What’s very important is that Anna has no agenda — other than to be helpful. She explains her observation and how she felt, and provides a suggestion. There’s no expectation that you must implement this new behaviour. That’s pure feedback.

However, if Anna had come to you after the presentation and said: “Can I give you some feedback? You were quite nervous and talked much too fast. Please present in a more professional way next time.” Besides other shortcomings, the big difference here is that there’s an inherent expectation in the statement. Anna expects you to present in what she considers to be a more professional way, otherwise…

In this case, it is Anna who has the problem and wants you to change. Rather than feedback, it’s a straightforward command. You might say this is just semantics, but it’s more than that. Often, the latter situation is called “feedback”. And it’s not surprising that many teams don’t want to hear it.

“It’s time to re-establish the good reputation of feedback”

What can you do?

There’s an exercise that can increase the awareness of proper feedback. And it’s fun, too. First, you need something to give feedback on. Usually, I have people present a few slides — either slides they know or we play “PowerPoint Karaoke”. Google any topic combined with “ext:pptx”, and you’ll find a wide range of slides to present. Let each person present for two to three minutes.

Then, the presenter gets feedback. Everyone is asked to follow the feedback process I described (observationeffect-suggestion). Many people are used to giving feedback such as: “You looked nervous. Be more relaxed.” This means it can be a significant change for them to apply the new structure.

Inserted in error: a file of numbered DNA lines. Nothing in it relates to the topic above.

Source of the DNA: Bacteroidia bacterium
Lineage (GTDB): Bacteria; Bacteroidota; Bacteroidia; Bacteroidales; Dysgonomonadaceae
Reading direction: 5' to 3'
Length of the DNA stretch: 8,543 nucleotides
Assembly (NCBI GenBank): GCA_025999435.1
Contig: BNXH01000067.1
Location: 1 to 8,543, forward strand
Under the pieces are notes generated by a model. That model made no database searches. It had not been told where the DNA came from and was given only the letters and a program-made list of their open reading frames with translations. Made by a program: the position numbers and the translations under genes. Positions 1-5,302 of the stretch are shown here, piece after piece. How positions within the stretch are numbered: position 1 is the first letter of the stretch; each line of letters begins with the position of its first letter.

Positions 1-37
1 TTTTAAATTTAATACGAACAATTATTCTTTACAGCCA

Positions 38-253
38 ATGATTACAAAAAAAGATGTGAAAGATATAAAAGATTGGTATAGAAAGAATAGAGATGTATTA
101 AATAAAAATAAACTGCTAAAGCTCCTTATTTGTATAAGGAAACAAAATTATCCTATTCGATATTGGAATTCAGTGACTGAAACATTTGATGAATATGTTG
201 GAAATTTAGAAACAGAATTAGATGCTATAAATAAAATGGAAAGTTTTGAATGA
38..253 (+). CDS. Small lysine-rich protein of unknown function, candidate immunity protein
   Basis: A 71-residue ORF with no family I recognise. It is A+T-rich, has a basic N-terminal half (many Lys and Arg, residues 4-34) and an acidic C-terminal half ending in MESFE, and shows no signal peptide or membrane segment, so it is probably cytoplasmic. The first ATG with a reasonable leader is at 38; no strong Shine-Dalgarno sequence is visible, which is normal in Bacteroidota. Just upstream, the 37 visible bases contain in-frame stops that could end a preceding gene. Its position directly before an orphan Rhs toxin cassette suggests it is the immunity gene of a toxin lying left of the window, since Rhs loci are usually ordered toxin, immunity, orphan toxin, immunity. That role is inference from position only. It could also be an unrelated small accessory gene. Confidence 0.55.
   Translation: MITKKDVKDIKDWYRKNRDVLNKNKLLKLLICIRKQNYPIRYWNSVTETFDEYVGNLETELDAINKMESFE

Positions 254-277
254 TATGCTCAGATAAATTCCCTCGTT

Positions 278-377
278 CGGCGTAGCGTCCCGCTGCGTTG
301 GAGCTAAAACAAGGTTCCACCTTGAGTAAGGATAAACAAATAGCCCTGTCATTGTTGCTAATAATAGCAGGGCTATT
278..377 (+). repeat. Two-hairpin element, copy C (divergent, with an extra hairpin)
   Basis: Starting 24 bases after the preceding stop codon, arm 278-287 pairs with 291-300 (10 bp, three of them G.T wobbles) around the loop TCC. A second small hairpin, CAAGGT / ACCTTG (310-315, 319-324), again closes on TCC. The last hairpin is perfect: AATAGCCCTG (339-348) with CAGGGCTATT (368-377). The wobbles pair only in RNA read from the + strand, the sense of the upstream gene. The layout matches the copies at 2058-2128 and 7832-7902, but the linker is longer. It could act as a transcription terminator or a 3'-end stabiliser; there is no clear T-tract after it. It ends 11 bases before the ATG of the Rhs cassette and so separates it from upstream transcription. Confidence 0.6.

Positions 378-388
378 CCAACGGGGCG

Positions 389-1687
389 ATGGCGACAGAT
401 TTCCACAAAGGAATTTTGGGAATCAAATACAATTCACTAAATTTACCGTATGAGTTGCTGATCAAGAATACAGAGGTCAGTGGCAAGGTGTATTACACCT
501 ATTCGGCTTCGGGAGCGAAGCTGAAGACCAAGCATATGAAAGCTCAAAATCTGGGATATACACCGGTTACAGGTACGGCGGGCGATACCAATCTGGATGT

If you act as the moderator, be sure to jump in immediately if somebody fails to follow the structure or if somebody is interpreting or judging instead of sharing their observation. After everyone has had a turn, you can do a quick round of reflection and ask your team members how they felt while giving and receiving feedback.

This little exercise is not only fun for the team, it also provides the basis for future feedback conversations. If you are the leader, you lead by example. And I know this can be tough, but make it clear for yourself when you talk to employees: Do you want them to change or do you want them to learn?

If you want to help them to learn, and you have no specific expectation, then give them great feedback and watch them grow.


The feedback process of observationeffect-suggestion follows the principles of non-violent communication (NVC). This may sound a little dramatic, but a poor choice of words can be hurtful and seriously damage a relationship. NVC is a way of expressing something without judgement or accusation.

Consider this example: “You weren’t listening!” This is not an observation but an accusation and expresses judgement about someone’s behaviour. NVC, however, remains neutral: “While I was speaking in our meeting, I saw that you were looking at your phone. That was a bit distracting.”


Giving positive feedback

• Ithought your use of infographics was very effective.

• Ireally liked the way you engaged the audience.

• You’ve done an excellent job of explaining the central issue.

Giving negative feedback

• Ithink your body language could be a little more positive.

• At several points in the presentation, it was difficult to hear you.

• Afew passages are quite technical and not so easy to follow.

Making suggestions

• Have you considered timing yourself while you read it through?

• Perhaps you could reduce the total number of slides.

• Why not start with a short overview of what you’re going to talk about?

“If it’s done right, feedback can be very rewarding”